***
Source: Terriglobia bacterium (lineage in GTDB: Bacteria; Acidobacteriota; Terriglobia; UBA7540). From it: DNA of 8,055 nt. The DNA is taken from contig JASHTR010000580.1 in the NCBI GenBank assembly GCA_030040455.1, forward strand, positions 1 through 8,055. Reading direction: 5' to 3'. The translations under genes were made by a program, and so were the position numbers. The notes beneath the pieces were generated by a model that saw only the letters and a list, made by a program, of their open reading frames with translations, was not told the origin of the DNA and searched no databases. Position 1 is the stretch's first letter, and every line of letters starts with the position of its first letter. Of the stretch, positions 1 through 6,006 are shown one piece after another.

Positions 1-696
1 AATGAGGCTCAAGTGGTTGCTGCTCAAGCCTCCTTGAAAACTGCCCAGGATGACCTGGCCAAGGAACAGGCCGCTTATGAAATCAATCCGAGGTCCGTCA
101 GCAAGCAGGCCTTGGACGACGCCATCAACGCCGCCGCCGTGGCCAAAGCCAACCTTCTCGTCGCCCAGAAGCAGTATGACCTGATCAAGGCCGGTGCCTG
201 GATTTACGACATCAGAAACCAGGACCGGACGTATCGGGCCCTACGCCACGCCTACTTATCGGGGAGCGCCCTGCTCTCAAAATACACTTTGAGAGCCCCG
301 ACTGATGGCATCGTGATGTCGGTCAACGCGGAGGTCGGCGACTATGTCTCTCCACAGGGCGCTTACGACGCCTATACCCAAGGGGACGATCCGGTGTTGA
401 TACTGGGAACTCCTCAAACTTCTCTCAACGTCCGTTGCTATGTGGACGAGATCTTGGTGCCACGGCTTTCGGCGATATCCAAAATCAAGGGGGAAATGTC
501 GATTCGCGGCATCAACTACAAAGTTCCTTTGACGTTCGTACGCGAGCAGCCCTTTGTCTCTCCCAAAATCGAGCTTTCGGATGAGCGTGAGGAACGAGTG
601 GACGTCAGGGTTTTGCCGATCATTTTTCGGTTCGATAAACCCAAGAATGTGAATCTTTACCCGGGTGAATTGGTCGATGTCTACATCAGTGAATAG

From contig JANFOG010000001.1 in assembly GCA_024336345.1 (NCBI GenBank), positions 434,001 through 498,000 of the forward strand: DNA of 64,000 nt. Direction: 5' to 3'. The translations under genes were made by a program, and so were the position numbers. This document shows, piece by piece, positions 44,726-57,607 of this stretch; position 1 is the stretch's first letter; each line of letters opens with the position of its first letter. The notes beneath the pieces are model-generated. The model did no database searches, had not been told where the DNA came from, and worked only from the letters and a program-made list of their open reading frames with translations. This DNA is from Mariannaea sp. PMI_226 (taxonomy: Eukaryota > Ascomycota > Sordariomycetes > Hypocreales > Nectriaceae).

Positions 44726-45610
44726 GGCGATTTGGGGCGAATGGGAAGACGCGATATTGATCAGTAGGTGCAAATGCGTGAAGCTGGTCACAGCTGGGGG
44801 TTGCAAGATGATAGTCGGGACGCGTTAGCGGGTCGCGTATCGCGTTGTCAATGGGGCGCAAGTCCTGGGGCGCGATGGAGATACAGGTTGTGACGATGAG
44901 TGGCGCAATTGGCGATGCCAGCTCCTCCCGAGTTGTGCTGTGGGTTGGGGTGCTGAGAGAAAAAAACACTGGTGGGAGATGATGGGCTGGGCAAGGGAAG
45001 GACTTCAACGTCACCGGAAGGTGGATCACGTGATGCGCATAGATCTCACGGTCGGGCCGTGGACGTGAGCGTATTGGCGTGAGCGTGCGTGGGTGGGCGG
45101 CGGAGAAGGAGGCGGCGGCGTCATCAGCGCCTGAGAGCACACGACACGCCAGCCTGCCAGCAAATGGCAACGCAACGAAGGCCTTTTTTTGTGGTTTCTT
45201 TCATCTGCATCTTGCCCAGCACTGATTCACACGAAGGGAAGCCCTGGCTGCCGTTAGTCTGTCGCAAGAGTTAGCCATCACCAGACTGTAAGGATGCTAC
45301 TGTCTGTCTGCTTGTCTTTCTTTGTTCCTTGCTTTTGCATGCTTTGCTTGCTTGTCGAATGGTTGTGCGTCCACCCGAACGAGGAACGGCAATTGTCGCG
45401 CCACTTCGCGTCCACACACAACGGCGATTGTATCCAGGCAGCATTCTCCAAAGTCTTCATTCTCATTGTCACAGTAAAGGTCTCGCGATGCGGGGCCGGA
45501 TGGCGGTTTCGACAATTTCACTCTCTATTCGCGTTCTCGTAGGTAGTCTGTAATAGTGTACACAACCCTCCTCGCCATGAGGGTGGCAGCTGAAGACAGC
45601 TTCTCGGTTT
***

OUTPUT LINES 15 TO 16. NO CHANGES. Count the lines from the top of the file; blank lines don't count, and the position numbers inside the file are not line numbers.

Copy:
45001 GACTTCAACGTCACCGGAAGGTGGATCACGTGATGCGCATAGATCTCACGGTCGGGCCGTGGACGTGAGCGTATTGGCGTGAGCGTGCGTGGGTGGGCGG
45101 CGGAGAAGGAGGCGGCGGCGTCATCAGCGCCTGAGAGCACACGACACGCCAGCCTGCCAGCAAATGGCAACGCAACGAAGGCCTTTTTTTGTGGTTTCTT